Prayer Brings Comfort To Texas Coast

Wearing jeans and rubber boots, clutching Bibles and weeping between hymns, residents of the storm-shattered Texas coast comforted each other Sunday at makeshift church services that provided more than a respite from the Hurricane Ike cleanup.

About 50 people came together on a basketball court outside the Oak Island Baptist Church, just south of Interstate 10 about a mile from the tip of Trinity Bay. They sat on folding chairs or simply stood, forced outdoors by the 1-inch layer of mud left inside the single-story red brick building by floodwaters that tossed pews like matchsticks.

A demolished mobile home was still lodged among trees, many of them snapped by the storm's 110-mph winds that somehow left the church's trio of 20-foot white crosses still standing. Across the street, piles of debris had sprouted, proof of the labor undertaken since the storm blew through last weekend and of the work yet to come.

"I know it's hard. Looking around, it's tough," the Rev. Eddie Shauberger told the congregants. "But there is a God, and he has a plan for our lives."

Similar services were being held on Galveston Island and throughout the Houston area, where power had been restored to enough residents that schools planned to hold classes Monday for the first time since the storm.

In Galveston, Bobby and Pamela Quiroga sought succor at a Mass set up in the historic Hotel Galvez. They went to their Roman Catholic church a week ago, the day after the storm arrived, but it was closed.

"It's just good to be around people," Bobby Quiroga said. He added, letting his voice trail off, "When you feel a wave shake your house ...."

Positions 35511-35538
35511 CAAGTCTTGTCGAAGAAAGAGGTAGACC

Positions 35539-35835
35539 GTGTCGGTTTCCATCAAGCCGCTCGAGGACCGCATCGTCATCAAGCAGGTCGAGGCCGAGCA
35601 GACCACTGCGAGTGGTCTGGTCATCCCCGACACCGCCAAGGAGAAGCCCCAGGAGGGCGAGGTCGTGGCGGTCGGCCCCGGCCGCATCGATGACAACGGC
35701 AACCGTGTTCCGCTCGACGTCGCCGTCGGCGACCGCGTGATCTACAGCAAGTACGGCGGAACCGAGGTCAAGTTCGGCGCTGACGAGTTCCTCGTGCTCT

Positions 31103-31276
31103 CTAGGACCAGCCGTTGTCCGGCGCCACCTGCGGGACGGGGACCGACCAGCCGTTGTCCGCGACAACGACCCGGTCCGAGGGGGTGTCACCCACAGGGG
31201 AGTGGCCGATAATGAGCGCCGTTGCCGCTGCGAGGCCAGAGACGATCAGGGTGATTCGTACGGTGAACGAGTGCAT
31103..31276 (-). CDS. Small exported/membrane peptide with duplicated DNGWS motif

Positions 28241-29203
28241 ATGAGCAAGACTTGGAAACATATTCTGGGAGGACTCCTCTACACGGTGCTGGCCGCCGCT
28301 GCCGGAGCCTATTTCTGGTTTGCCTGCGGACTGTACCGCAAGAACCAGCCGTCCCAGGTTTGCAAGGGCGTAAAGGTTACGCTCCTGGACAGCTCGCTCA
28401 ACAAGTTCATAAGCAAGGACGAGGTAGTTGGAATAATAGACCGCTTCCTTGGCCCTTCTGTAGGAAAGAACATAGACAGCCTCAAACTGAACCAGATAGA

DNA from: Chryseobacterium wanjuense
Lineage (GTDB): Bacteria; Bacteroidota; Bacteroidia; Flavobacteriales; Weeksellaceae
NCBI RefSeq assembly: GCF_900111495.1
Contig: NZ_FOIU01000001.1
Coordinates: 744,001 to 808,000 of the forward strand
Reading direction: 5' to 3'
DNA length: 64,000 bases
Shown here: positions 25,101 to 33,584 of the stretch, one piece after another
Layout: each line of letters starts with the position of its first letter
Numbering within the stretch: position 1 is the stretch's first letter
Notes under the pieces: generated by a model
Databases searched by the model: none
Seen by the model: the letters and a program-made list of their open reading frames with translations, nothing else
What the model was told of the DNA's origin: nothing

The newly married 42-year-olds were still trying to gather their senses eight days after watching their homes and businesses flooded by Ike's 12-foot surge.

Pamela Quiroga dabbed her swollen eyes with a hand towel and vowed never to live on the island again.

"When I fall asleep," she said, "I see the water rising."

Observances in the hardest-hit spots were not overflowing with residents. Most of Galveston won't reopen until Wednesday, and it could be weeks or more before basic services are restored in all areas.

Still, the island is far from deserted - at least 15,000 people ignored mandatory evacuation orders before and after the storm, and many of them were still there Sunday. Some businesses were beginning to reopen, cell phone service was improving and electricity was coming back on.

(AP Photo/Marcio Jose Sanchez)
(Left: A teddy bear sits among the rubble of a home a week after it was ravaged by Hurricane Ike in Seabrook, Texas, Sept. 20, 2008.)

But the strides are small, and island leaders emphasized that Galveston remained dangerous. Fuel and other essentials remained scarce. Police will indefinitely enforce a 6 p.m. to 6 a.m. curfew once the island reopens, and parents were warned their children could be exposed to infections from storm debris and other hazards.

Planes continued spraying the island to control mosquitoes. Officials urged those returning to wear masks to protect from mold and to properly dispose of spoiled food to stave off vermin.

Cadaver dogs continued sniffing through rubble and debris on Bolivar Peninsula, which suffered even heavier damage than Galveston. Residents there will be loaded into dump trucks and other heavy vehicles this week to examine their homes, since the main road is impassible in many spots.

Authorities had blamed the storm for 26 deaths in Texas and 61 total in the U.S., including a utility contractor from Florida who was electrocuted Friday while trying to restore power in Louisville, Kentucky.

(AP Photo/Marcio Jose Sanchez)
(From left, Lazaro Sanchez, Gustavo Gallardo and Manuel Santana fix a leaking gas line among the rubble of a hurricane-ravaged neighborhood in Seabrook, Texas, Sept. 20, 2008.)

Power had been restored to most of the customers in Texas whose electricity was cut by Ike, though the state said about 875,000 remained in the dark Sunday.

More than 1 million people evacuated the Texas coast as Ike steamed across the Gulf of Mexico.
By Associated Press Writers Angela K. Brown and Cain Burdeau; the AP's Paul J. Weber in Houston contributed to this report